Thursday, 4 May 2017

Thank You, Your Royal Highness

It was announced yesterday that His Royal Highness Prince Philip The Duke of Edinburgh is to retire from public duties in August. This quite incredible man will be 96 years old on Saturday 10th June.

I met Prince Philip once. It was many years ago in my youth and at a time when I was involved with The Duke of Edinburgh's Award Scheme.

A group of us were gathered together to meet the prince and talk about what we were doing in the award scheme. I remember His Royal Highness flying in by helicopter which he piloted himself. There were three of us sitting at a table on which was a small display of objects from our work in the award scheme. When Prince Philip came into the room we all stood up. He came over and asked about our participation in the award scheme. I remember him talking about a band he had seen when he was in Mexico.

In my day you could join The Duke of Edinburgh's Award Scheme as soon as you were fourteen years old. I signed up on my fourteenth birthday.

There were three award levels: BRONZE - I gained my bronze in one year. SILVER - I won my silver two years later. GOLD - I had almost completed my gold award when I stopped working towards it at the time I left school and went to work. I am now so really upset with myself that I failed to complete everything, particularly as I was so close to achieving the ultimate award.  In my day you had to complete the gold by your eighteenth birthday but I understand today the upper age has been significantly extended. I don't think, however, it has been extended to sixty-seven years of age !

There were four sections to each award: Hobbies - Rescue and Public Service - Physical Fitness and Expeditions.

Throughout MUSIC was my hobby, playing music on a recorder and trumpet. YES I used to play the trumpet.  My trumpet these days is in its case in the loft.

For my public service element I attended first aid classes to gain qualifications. I have never had to administer anything beyond basic first aid but thanks to His Royal Highness I could if I had to. The knowledge I gained as a teenager is still there stored carefully in my brain.  For my silver award I also spent time as a volunteer in a school for mentally handicapped children.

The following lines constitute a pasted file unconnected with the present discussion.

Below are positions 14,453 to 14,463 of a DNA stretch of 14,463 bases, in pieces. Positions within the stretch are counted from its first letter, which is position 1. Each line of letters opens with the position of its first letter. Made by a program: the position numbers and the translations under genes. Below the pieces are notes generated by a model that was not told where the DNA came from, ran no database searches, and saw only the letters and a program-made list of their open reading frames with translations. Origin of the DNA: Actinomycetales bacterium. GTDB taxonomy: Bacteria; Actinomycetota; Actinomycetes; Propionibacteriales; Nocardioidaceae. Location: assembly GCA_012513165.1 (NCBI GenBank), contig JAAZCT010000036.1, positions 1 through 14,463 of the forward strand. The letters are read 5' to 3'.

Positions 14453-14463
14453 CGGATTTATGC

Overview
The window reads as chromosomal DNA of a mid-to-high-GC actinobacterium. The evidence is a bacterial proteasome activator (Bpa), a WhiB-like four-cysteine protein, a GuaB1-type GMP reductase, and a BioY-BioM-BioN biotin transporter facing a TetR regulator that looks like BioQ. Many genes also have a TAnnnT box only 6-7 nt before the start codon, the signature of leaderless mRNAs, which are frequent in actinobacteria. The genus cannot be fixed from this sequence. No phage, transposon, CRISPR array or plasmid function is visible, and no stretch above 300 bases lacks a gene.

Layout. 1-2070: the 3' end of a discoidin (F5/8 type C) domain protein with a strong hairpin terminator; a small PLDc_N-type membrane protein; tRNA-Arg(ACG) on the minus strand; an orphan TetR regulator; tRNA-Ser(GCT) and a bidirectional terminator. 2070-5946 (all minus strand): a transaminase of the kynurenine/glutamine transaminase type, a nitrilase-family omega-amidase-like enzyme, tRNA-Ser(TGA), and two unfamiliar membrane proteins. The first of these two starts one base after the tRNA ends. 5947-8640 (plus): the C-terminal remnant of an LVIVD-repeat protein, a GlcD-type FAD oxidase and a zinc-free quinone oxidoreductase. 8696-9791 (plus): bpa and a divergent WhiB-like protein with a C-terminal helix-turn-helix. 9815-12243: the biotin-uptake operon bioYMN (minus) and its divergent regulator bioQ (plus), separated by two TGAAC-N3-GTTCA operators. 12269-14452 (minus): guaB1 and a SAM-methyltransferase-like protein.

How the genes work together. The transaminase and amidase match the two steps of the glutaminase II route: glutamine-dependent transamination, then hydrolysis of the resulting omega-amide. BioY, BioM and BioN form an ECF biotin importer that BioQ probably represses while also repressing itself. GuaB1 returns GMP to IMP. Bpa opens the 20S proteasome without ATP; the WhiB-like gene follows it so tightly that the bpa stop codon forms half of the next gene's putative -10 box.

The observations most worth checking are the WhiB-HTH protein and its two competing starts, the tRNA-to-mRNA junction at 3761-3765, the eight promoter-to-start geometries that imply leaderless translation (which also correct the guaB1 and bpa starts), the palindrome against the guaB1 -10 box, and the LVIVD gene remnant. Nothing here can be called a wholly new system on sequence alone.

For the physical fitness section standards of achievement had to be reached for running, throwing and jumping.  Running was not a problem. Throwing a bit more challenging. For my bronze award I threw the cricket ball over a prescribed distance and then for silver it was the shot. Jumping I struggled with. High jump was a no no for me. For the bronze I had to clear fourteen feet in a long jump and managed that. For silver it was sixteen feet and I struggled. I moved on to triple jump.

The expedition section I loved.  For the bronze we had to walk fifteen miles over fairly easy terrain on a two day expedition, camping out at night with everything we needed on our back in a rucksack. For silver it was 30 miles over more challenging terrain and sleeping out for two nights.  At gold level it was four nights, fifty miles and wild terrain.

At each level we had to undertake a practice expedition and a test expedition. We had to write a log including text, photographs, maps and drawings.

For my bronze award both expeditions were undertaken in the Dovedale Area of Derbyshire.

It rained all the time.

We cooked on small methylated spirit stoves. I remember for the main meal it was a tin of stewed steak, Yeoman instant mashed potato and Surprise Peas.  I wonder if anyone can remember Surprise Peas.

We camped at a place called Whetton Mill.  I have a vivid memory of the whole expedition group pissing into the river when we got up in the morning then having a right old laugh when we saw a group of Boy Scouts swimming down stream.  For those Boy Scouts Surprise Peas had a different meaning !  Very naughty but I think HRH would have had a giggle at that.

My silver test expedition saw six of us tramping over The Long Mynd in Shropshire. I was the expedition leader. I had a major row with this other boy. He wanted to us to walk round a hill to the check point while I insisted we navigate our way over the top using a Silva Compass and map. I won the argument, I was the expedition leader after all.

A major part of my teenage life was filled with The Duke of Edinburgh's Award Scheme. I owe a lot to His Royal Highness. I was never the Alpha Male Prince Philip was but so much of my character has been formed from his award scheme. 

THANK YOU, your Royal Highness.

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